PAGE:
In our latest profile episode, we provide an overview of the life of pastor & public intellectual Reinhold Niebuhr, who was something we rarely see today - a clergyman who became an important figure on the political Left. Niebuhr led a Protestant church in Detroit, Michigan during the 1910s & 1920s. From his pulpit, he spoke out against the Ku Klux Klan and in favor of organized labor. During the 1940s & 1950s, Niebuhr moved away from pacifism & socialism and became a more mainstream Cold War liberal. He became one of the founders of the anti-Communist ADA organization and wrote books expressing a "Christian realist" view of foreign policy. With the arrival of the turbulent 1960s, Niebuhr reconsidered his support for US Cold War policies overseas; he spoke out in favor of the civil rights movement & against the Vietnam War until his death in 1971. In recent years, his writings have drawn a diverse group of admirers that include Barack Obama & James Comey.Support the show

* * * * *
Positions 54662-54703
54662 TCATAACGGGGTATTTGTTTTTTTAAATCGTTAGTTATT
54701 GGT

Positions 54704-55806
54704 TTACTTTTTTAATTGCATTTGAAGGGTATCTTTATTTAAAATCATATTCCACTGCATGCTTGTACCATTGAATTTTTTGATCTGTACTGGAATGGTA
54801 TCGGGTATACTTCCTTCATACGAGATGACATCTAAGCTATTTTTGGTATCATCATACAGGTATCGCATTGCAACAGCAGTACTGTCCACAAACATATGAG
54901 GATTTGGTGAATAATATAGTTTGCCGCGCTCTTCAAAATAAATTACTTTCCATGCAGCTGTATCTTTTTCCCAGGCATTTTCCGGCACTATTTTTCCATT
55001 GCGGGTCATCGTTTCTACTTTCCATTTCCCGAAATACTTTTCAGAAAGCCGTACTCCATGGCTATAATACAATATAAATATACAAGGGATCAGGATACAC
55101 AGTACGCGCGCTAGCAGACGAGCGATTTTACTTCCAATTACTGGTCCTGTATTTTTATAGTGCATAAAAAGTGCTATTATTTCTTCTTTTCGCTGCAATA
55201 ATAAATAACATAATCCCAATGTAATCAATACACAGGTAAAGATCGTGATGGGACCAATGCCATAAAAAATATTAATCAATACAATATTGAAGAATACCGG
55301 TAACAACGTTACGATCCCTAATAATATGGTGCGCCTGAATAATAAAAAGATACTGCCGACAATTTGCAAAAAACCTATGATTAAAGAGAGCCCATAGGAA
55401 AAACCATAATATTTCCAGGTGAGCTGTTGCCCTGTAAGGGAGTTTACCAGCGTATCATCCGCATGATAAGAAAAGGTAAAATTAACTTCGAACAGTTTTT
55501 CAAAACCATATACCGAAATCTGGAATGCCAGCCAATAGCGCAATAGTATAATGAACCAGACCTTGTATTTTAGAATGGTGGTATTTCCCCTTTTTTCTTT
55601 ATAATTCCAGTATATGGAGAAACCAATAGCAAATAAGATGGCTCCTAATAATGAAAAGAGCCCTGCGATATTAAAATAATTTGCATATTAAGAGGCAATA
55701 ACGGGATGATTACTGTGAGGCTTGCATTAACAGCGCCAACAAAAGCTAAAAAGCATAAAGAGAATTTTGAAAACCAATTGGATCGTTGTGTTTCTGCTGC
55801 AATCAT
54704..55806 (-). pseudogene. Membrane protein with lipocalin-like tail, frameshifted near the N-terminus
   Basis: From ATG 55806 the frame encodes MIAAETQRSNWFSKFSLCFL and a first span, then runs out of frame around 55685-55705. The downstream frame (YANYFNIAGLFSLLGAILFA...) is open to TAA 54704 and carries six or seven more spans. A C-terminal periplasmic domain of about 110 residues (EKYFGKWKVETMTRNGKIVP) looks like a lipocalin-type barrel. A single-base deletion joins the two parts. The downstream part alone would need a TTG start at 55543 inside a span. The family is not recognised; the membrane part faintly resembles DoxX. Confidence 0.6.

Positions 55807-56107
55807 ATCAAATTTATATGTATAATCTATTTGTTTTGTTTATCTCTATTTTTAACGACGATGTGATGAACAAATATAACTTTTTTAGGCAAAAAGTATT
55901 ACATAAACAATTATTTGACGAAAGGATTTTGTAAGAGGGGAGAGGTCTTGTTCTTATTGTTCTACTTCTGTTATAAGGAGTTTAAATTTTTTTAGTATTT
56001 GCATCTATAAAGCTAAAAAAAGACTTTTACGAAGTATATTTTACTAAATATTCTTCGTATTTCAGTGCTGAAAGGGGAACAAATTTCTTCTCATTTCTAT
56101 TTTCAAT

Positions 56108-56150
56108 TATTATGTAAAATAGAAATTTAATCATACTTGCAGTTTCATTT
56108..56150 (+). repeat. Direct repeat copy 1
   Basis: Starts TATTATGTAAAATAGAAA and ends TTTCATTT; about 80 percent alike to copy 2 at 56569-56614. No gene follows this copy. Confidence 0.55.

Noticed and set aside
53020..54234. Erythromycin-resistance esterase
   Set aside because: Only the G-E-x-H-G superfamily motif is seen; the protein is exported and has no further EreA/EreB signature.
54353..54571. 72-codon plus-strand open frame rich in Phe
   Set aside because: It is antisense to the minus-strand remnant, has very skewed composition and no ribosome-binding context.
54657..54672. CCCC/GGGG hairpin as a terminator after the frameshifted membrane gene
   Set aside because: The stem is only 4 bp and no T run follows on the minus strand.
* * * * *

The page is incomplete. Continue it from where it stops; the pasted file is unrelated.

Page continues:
“From Boomers to Millennials” is a modern US history podcast, providing a fresh look at the Cold War Era. Welcome to Episode 17D, also known as “Reinhold Niebuhr: 10 Minute Profile.” By now, you’re probably wondering if we are ever going to get to Episode 18, or if we will continue doing these 10-minute profile episodes clear until we reach Episode 17Z. Well, have no fear, we have been finishing up the script for a new full-length episode, and by January 2023, we will finally release that next full-length episode that will round out our overview of the year 1961.